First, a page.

As competition in retail banking increases, brick-and-mortar banks continue to offer incentives in the form of bonuses to open an account. I recently wrote about TD Bank’s self-mailers. This one from Santander Bank is a simple postcard—in fact, it’s too simple. That’s why it merits a Fail for Creative.
The front of the postcard prominently messages the opportunity to get a $300 bonus for moving to Santander Bank, but does not explain what that means. The only hint of an explanation is a small message to “See reverse for important information.”
The back of the postcard communicates some of the benefits of banking with Santander and includes a Call to Action to visit a website or visit a nearby branch with the postcard. That’s nice, but what about that $300? What does a prospective customer need to do to get the bonus? The explanation is buried in the long Disclosure. (If you can read the explanation without visual support, you don’t need glasses.) While the 17-line Disclosure is concise, it is not clear to a casual reader. That lack of clarity is a Fail, because who wants to put on reading glasses just to figure out what hoops to jump through to get the bonus?
I’m not a lawyer, so this isn’t legal advice. As a marketer, however, I think the lack of clarity may not only be bad marketing, it may also be a violation of FTC regulations. Current regulations state:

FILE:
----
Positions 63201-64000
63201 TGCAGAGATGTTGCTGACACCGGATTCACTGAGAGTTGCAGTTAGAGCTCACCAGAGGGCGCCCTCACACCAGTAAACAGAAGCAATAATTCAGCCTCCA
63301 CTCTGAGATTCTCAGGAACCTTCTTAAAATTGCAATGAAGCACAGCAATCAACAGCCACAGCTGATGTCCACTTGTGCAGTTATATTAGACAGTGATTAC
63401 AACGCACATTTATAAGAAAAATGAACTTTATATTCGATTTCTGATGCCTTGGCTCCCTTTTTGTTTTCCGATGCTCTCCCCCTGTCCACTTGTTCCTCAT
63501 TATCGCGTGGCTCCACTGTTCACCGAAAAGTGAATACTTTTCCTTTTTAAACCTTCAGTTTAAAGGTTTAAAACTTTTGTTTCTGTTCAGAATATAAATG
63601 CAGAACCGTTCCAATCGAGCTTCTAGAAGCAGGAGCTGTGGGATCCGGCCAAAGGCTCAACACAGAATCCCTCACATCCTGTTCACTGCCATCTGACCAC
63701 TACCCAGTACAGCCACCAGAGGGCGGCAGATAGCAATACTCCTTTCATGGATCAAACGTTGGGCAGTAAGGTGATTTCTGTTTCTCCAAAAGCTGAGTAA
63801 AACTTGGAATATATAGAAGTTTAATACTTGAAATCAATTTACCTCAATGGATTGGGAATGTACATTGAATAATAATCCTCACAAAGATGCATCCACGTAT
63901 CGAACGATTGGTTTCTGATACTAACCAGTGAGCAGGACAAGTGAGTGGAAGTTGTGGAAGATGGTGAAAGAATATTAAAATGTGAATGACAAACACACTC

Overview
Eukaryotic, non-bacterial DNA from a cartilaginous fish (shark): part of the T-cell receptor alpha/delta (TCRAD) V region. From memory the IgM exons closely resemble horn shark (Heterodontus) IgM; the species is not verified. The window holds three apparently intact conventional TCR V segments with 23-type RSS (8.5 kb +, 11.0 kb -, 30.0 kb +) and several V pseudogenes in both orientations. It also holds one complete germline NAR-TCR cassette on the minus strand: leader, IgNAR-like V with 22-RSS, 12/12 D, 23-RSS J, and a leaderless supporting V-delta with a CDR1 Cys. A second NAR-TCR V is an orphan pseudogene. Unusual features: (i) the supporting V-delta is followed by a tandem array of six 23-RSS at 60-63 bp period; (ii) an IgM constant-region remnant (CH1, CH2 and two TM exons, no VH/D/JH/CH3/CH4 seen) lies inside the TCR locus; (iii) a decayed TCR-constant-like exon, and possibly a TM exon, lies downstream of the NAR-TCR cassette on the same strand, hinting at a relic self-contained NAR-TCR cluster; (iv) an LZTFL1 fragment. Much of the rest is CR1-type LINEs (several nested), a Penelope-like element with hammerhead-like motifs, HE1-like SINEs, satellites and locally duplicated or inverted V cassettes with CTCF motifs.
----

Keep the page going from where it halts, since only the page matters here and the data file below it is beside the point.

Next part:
“When making ‘Free’ or similar offers all the terms, conditions and obligations upon which receipt and retention of the ‘Free’ item are contingent should be set forth clearly and conspicuously at the outset of the offer so as to leave no reasonable probability that the terms of the offer might be misunderstood.”While the terms of the offer to get the free $300 are clear, they are not conspicuous. The offer landing page explains the terms adequately; however, it refers the customer back to the postcard.
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When presenting an offer to a prospective customer, clearly and conspicuously explain what needs to be done to obtain that offer.